No overlooking the Vols

ATHENS, Ga. -- Perhaps no SEC program has blindsided Mark Richt's Georgia teams more viciously than Tennessee, which is why the build-up to this Saturday's meeting between the Bulldogs and Volunteers has a déjà vu feeling.

Coming off a 48-3 dismantling of Vanderbilt, No. 5 Georgia (4-0, 2-0 SEC) is a 14-point favorite against a Tennessee (3-1, 1-1 SEC) program that many believe is on shaky footing under third-year coach Derek Dooley.

If that sounds familiar, flash back to 2004 and 2007, when two of Georgia's best teams under Richt suffered defeats against the Vols that ultimately cost the Bulldogs two SEC East championships -- and possibly more.

The 2004 loss to Tennessee at Sanford Stadium, just a week after the Bulldogs manhandled defending BCS champion LSU 45-16, might be the biggest letdown in Richt's 12-year tenure. The Bulldogs were 4-0, ranked third in the nation and harboring national title hopes before freshman quarterback Erik Ainge -- who a week earlier threw four interceptions and lost a fumble in a 34-10 loss to Auburn -- led the 12.5-point-underdog Vols to a 19-14 win.

"I remember the year way back where we had the LSU game and just played superb in that LSU game and then the next week, they had a freshman quarterback … and he came in and they beat us," Richt said after the Vanderbilt win. "We've got to get our minds right and get this out of our system as quick as we can and get ready for the next challenge."

If series history has proven anything, it's that Tennessee -- even when a decided underdog -- has a habit of delivering unsettling losses to unfocused Georgia teams.

The 2009 Vols were 0-2 in SEC play under first-year coach Lane Kiffin when they blasted Georgia 45-19 at Neyland Stadium.

"They took it to us," recalled Georgia receiver Rantavious Wooten, who was a freshman on that Georgia team.

And if the 2004 UGA-UT game is not the biggest what-if moment in Richt's tenure, it might be the teams' meeeting in 2007. That year, unrest surrounding Vols coach Phil Fulmer was at an all-time high prior to kickoff.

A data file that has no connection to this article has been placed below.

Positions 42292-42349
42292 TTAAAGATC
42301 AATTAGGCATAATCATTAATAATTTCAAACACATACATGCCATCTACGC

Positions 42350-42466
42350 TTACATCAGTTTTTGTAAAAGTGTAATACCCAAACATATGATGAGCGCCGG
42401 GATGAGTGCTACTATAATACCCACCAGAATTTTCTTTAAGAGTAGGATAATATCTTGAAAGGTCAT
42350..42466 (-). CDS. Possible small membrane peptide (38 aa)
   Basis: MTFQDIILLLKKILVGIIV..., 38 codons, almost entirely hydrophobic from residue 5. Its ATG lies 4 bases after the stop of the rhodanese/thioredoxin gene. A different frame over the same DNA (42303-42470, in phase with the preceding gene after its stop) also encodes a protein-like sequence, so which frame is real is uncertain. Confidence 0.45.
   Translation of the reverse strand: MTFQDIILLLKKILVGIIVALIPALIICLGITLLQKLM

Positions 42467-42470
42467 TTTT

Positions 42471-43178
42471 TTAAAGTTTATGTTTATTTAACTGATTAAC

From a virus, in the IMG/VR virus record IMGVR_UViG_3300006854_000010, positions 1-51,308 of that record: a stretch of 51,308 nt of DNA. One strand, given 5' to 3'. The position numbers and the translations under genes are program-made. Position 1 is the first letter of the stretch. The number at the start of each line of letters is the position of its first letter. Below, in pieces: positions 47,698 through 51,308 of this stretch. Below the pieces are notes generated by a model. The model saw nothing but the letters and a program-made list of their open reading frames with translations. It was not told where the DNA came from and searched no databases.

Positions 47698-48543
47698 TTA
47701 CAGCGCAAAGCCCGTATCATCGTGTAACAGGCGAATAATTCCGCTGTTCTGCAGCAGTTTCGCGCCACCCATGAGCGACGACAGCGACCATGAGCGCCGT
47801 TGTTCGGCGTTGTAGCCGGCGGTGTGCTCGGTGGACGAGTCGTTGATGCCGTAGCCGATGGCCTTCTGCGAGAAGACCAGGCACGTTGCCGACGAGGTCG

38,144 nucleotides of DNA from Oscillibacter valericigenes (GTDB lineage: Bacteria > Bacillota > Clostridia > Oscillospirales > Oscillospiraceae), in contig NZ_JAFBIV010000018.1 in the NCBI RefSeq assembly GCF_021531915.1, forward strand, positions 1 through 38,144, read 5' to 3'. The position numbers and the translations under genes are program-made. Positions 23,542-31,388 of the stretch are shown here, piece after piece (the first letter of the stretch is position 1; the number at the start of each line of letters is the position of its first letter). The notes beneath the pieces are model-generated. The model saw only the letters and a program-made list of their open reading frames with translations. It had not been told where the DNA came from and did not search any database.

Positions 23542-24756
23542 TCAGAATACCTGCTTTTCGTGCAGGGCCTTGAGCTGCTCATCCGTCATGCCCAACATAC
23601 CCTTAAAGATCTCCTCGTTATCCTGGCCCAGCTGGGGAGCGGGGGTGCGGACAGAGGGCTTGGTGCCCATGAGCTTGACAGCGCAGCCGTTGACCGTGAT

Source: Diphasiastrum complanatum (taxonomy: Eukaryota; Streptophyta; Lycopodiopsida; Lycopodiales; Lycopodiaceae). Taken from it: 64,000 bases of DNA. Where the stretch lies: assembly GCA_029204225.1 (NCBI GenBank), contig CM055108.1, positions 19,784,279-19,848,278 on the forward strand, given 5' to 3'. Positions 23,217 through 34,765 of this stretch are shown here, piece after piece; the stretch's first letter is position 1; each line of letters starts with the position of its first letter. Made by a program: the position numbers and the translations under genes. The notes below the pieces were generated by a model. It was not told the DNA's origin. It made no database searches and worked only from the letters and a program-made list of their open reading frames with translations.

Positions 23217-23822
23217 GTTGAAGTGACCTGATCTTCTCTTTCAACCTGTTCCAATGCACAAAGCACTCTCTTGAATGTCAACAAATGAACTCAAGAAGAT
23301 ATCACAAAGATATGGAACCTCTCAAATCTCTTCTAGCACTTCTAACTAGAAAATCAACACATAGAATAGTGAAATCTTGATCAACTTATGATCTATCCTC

On game day, the Knoxville News-Sentinel ran a spread with multiple anonymous former Tennessee players questioning the direction of the program. Some media members wondered whether Fulmer would survive the season as Tennessee's coach if Georgia embarrassed the 2-2 Vols on their home field.

Instead, Tennessee jumped on listless Georgia, building a 28-0 halftime lead en route to a 35-14 victory that eventually cost the Bulldogs any chance of riding a late-season hot streak into the BCS championship game.

Georgia won every game after that loss to the Vols, but could not overtake them in the SEC East standings -- which would have given them a chance to play a hobbled LSU club in the conference championship game. But by failing to even play for the SEC title, red-hot Georgia was left out of the BCS conversation and was forced to settle for thrashing undefeated Hawaii in the Sugar Bowl and a No. 2 final ranking.

So with that history of letdowns against Tennessee on its resume, Georgia's coaching staff has a talking point it can easily express to a confident club that has an all-important visit to No. 6 South Carolina ahead next week.

"I think it's great we're being successful, but our challenge as coaches is to do what we've been doing every week and remind these guys to ignore the noise outside the program and realize how they've won the first four games -- and that's going to work and prepare," offensive coordinator Mike Bobo said. "I think our guys are really doing a nice job of being prepared every week."

It's not like they even need to make that point, however, Wooten said. The Bulldogs are an experienced enough team that they don't need to be reminded of the stakes involved as the season progresses and they try to remain in the SEC and BCS title races.

"We don't discuss it," Wooten said. "We just go out and know what we have to do. We know what we want to be at the end of the year and we know what we have to do."

And what they have to do is not look too far down the road, at the expense of looking past a Tennessee team with an offense that's explosive enough to ruin yet another Georgia team's title hopes.

Nobody knows that better than Memphis native Marlon Brown, who picked Georgia over his home-state Vols on signing day and who was also a freshman during the 2009 blowout loss.

Now a senior, Brown believes that the considerable experience on this season's Georgia roster will prevent the Bulldogs from becoming satisfied with their success to this point -- or from delivering an unfocused effort against Tennessee like those that were so costly in previous devastating losses to the Vols.

"That's what we've been doing every week, being able to focus just on that one team we play that week, so this week's no different for us, I feel like," Brown said. "Everybody keeps talking about last week, but it's Monday today. We ain't talking about last week anymore. We're talking about Tennessee."